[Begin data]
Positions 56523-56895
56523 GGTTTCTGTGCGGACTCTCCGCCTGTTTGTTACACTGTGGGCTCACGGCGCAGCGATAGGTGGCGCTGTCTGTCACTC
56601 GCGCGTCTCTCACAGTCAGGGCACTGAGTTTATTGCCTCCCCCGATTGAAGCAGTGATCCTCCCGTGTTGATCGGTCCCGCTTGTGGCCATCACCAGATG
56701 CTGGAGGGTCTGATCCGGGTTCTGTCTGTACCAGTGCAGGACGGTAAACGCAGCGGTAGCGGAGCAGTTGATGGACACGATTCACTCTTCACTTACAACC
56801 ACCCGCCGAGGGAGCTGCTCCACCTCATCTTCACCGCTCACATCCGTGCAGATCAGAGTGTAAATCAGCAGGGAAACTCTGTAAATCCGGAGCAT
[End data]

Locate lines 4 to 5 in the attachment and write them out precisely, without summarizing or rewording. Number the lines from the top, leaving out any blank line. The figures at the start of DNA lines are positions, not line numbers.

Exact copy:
56701 CTGGAGGGTCTGATCCGGGTTCTGTCTGTACCAGTGCAGGACGGTAAACGCAGCGGTAGCGGAGCAGTTGATGGACACGATTCACTCTTCACTTACAACC
56801 ACCCGCCGAGGGAGCTGCTCCACCTCATCTTCACCGCTCACATCCGTGCAGATCAGAGTGTAAATCAGCAGGGAAACTCTGTAAATCCGGAGCAT